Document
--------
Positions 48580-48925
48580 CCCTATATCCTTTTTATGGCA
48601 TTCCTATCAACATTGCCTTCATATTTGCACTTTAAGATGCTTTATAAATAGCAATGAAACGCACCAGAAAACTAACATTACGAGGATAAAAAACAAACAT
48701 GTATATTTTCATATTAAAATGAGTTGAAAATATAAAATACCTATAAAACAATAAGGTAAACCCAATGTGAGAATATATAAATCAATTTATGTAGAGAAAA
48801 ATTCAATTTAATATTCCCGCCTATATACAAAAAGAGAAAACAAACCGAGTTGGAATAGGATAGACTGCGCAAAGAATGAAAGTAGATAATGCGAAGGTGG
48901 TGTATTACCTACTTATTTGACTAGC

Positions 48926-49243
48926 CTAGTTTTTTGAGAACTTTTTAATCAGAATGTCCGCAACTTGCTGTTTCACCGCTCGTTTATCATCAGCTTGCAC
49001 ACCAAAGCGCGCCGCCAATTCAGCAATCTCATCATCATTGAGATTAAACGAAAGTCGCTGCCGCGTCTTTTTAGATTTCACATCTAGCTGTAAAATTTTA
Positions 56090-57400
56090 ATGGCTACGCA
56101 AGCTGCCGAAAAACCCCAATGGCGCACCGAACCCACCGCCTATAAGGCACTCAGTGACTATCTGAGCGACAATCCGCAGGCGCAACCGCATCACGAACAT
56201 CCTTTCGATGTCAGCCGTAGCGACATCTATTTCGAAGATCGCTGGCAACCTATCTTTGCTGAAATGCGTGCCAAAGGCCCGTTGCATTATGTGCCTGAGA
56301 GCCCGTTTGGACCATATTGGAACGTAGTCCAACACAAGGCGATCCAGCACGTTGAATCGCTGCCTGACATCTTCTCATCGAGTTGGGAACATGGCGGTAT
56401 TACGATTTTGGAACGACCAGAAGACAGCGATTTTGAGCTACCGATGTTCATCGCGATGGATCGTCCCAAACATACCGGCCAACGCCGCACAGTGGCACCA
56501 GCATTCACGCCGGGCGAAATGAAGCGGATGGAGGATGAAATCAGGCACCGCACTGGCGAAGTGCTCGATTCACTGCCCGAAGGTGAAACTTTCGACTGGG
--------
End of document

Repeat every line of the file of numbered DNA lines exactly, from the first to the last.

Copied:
Positions 48580-48925
48580 CCCTATATCCTTTTTATGGCA
48601 TTCCTATCAACATTGCCTTCATATTTGCACTTTAAGATGCTTTATAAATAGCAATGAAACGCACCAGAAAACTAACATTACGAGGATAAAAAACAAACAT
48701 GTATATTTTCATATTAAAATGAGTTGAAAATATAAAATACCTATAAAACAATAAGGTAAACCCAATGTGAGAATATATAAATCAATTTATGTAGAGAAAA
48801 ATTCAATTTAATATTCCCGCCTATATACAAAAAGAGAAAACAAACCGAGTTGGAATAGGATAGACTGCGCAAAGAATGAAAGTAGATAATGCGAAGGTGG
48901 TGTATTACCTACTTATTTGACTAGC

Positions 48926-49243
48926 CTAGTTTTTTGAGAACTTTTTAATCAGAATGTCCGCAACTTGCTGTTTCACCGCTCGTTTATCATCAGCTTGCAC
49001 ACCAAAGCGCGCCGCCAATTCAGCAATCTCATCATCATTGAGATTAAACGAAAGTCGCTGCCGCGTCTTTTTAGATTTCACATCTAGCTGTAAAATTTTA
Positions 56090-57400
56090 ATGGCTACGCA
56101 AGCTGCCGAAAAACCCCAATGGCGCACCGAACCCACCGCCTATAAGGCACTCAGTGACTATCTGAGCGACAATCCGCAGGCGCAACCGCATCACGAACAT
56201 CCTTTCGATGTCAGCCGTAGCGACATCTATTTCGAAGATCGCTGGCAACCTATCTTTGCTGAAATGCGTGCCAAAGGCCCGTTGCATTATGTGCCTGAGA
56301 GCCCGTTTGGACCATATTGGAACGTAGTCCAACACAAGGCGATCCAGCACGTTGAATCGCTGCCTGACATCTTCTCATCGAGTTGGGAACATGGCGGTAT
56401 TACGATTTTGGAACGACCAGAAGACAGCGATTTTGAGCTACCGATGTTCATCGCGATGGATCGTCCCAAACATACCGGCCAACGCCGCACAGTGGCACCA
56501 GCATTCACGCCGGGCGAAATGAAGCGGATGGAGGATGAAATCAGGCACCGCACTGGCGAAGTGCTCGATTCACTGCCCGAAGGTGAAACTTTCGACTGGG